She asked whether any of the panelists, all women who work at Raytheon Technologies, had ever experienced “imposter syndrome” — the feeling that you’re unworthy of your position.
“Everyone nodded their head,” said Emily Adams, a communications specialist for digital technology at Raytheon Intelligence & Space, a Raytheon Technologies business. “The way it was addressed by the panel — to believe in yourself — was incredible. It was impactful, and the girls heard that, and they’re so impressionable at that age. We all go through it.”
The panel was part of a two-week summer program with Girls Who Code, an organization that seeks to close the gender gap in entry-level tech jobs and change perceptions about what programmers look like and what they do. Girls Who Code is a strategic partner in Raytheon Technologies’ Connect Up initiative, which in turn is part of the company’s strategy to build a strong, diverse and inclusive pipeline of talent for STEM-related professions.
“Our strategy with these summer programs is intentional — to increase the number of women and people of color in tech and engineering careers. It’s a continuous process to remove the multiple barriers and pitfalls any student can have throughout their trajectory,” said Vince Campisi, Raytheon Technologies’ Chief Digital Officer and the Senior Vice President of Enterprise Services. “One of the ways we do that is to connect them with professionals of similar backgrounds and experiences. We want them to look at our employees and see themselves.”
A Summer of STEM
The summer program provided hands-on computer science education for girls in 10th through 12th grade, all while giving them a firsthand look at technology jobs as well as guidance from Raytheon Technologies mentors.
“They get to see people who are successful in this line of work,” said Amy Hammond, Senior Manager of People Strategy in Cyber Offense and Defense Experts, at Raytheon Intelligence & Space, who led the panel. “They get to say, ‘That person seems like me. If they’re successful, maybe I can be, too.’”
The most recent summer session was held virtually and included 350 students from the United States, India, Poland and the United Kingdom who have shown an interest in STEM but who have had limited opportunities to learn about those topics in their schools.
The girls worked on team coding projects, used a Girls Who Code portal to build websites about causes they support, and presented their work in a showcase to Raytheon Technologies employees and leaders.
Some of the students took a virtual tour of the new Advanced Integration Manufacturing Center at Raytheon Intelligence & Space’s McKinney, Texas site — hearing directly from the women engineers who helped design it and watching a demonstration of how they used laser technology to take precise measurements.
“They kind of walked away in awe that this capability exists and that they could potentially do this as a career later in life,” Adams said. “They were staring wide-eyed. They were mesmerized watching it unfold.”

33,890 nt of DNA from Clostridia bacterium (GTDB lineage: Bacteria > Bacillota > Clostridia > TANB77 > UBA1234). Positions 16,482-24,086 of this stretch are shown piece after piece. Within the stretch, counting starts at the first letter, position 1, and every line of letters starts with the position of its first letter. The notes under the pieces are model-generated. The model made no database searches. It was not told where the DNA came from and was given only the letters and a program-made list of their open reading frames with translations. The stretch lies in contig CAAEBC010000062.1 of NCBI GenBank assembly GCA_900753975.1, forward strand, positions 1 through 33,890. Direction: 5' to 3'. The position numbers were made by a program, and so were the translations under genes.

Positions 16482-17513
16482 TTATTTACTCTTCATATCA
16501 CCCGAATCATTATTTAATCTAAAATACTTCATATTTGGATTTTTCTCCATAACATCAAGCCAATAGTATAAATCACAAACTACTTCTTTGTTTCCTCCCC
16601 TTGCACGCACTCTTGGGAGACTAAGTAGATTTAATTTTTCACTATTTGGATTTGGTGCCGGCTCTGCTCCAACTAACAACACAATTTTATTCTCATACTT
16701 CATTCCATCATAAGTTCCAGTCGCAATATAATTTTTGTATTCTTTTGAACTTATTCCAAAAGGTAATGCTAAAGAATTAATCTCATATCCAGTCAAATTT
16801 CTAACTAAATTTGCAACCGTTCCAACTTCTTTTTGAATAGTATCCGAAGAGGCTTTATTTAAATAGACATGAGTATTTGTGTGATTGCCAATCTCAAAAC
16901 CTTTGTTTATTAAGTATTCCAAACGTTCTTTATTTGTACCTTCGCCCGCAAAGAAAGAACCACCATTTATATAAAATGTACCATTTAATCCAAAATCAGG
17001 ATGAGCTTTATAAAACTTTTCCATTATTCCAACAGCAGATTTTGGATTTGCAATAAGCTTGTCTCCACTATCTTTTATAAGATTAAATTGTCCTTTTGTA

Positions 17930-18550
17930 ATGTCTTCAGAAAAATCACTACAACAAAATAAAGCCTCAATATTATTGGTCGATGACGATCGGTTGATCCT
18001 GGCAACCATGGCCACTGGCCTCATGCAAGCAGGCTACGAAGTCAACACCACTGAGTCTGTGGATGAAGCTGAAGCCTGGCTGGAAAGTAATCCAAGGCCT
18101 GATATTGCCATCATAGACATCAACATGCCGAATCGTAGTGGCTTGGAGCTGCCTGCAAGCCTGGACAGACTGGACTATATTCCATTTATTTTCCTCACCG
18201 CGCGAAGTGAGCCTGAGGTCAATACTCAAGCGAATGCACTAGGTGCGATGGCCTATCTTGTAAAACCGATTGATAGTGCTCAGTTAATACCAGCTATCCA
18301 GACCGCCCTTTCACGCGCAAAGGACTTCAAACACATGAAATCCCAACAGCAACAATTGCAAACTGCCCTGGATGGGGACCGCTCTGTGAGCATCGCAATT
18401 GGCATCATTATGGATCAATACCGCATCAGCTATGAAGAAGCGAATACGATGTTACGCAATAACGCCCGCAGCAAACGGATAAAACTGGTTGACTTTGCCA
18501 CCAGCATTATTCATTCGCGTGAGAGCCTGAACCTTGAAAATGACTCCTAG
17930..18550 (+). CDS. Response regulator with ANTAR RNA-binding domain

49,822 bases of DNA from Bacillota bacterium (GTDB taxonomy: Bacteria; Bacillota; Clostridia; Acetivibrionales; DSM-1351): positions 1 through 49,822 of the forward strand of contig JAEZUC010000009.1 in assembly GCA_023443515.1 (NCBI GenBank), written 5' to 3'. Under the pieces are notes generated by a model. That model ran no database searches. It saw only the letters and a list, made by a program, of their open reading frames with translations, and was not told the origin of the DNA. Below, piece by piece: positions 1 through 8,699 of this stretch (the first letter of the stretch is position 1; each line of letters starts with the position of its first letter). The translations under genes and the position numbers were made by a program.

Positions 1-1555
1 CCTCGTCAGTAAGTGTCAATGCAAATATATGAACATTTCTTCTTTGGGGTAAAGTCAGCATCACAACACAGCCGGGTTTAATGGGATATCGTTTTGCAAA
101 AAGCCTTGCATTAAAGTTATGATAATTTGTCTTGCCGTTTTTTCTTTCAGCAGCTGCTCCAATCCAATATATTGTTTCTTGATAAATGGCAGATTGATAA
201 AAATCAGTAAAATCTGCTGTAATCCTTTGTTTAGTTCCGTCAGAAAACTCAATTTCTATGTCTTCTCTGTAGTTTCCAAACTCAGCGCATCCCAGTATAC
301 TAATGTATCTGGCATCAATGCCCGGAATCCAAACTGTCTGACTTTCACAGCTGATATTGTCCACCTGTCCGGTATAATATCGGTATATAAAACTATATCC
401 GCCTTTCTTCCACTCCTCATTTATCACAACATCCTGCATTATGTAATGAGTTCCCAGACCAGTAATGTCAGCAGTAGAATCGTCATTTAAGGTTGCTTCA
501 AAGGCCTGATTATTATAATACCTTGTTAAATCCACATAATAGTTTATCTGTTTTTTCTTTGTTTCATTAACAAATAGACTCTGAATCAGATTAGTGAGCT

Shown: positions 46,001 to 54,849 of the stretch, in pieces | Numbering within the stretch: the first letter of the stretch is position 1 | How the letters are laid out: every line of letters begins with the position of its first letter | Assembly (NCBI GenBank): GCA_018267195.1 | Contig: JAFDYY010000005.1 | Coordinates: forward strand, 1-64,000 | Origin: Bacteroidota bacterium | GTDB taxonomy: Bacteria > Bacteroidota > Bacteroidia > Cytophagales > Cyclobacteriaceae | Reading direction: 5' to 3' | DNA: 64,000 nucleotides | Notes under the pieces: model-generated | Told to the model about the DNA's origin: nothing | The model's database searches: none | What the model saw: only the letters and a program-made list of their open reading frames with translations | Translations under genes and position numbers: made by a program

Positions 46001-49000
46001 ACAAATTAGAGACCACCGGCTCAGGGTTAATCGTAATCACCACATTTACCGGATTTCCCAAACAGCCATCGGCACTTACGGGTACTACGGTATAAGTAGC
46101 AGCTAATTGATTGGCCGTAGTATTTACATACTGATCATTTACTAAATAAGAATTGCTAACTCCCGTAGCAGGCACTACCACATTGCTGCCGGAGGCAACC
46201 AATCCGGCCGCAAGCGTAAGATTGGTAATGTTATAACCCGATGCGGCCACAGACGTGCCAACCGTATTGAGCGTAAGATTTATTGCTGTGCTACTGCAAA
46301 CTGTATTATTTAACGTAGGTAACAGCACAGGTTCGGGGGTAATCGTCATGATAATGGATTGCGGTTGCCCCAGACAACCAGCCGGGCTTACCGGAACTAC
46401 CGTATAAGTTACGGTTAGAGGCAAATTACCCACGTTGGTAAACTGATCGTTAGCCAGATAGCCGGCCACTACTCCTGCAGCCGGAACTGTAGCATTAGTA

The Bigger Picture
Raytheon Technologies’ partnership with Girls Who Code is part of the company’s Environmental, Social and Governance strategy, which in part seeks to build a talented and more diverse workforce in an environment where employees can grow.
“The cyber industry has a talent shortage, and it’s massive,” Hammond said. “There are so many choices now where talent can go — this is one way Raytheon Technologies is differentiating itself from the crowd.”
That was obvious during the cyber panel, which included early-career employees as well as senior leaders. The girls asked so many questions they ran out of time, so Hammond and Adams answered them offline.
“They just lit up that chat feature. They asked questions about the things that were on their mind,” Hammond said. “They really got a lot out of the session.”
Adams worked to coordinate and plan the summer 2022 program with about 70 employee speakers and volunteers.
“We want to inspire them to go into STEM, but it’s the other way around, too. They inspire all of us,” Adams said. “These high school juniors and seniors are brave enough to go into this virtual setting and do something they’ve never done before.”
Throughout the two-week program, Hammond and Adams saw the students engaged every day — connecting with Raytheon Technologies volunteers on LinkedIn, giving each other kudos and asking thoughtful questions like whether cyber careers were math-heavy, and whether there is a gender bias in the industry.
The question about imposter syndrome during the Zoom panel stuck with Adams. And she has some advice for anyone who feels they’re not good enough to be where they are.
“Knowing that other people go through it helps you overcome it,” she said. “Take a step back, look at things that you’ve accomplished in your life and remember that. Nobody walks the same path.”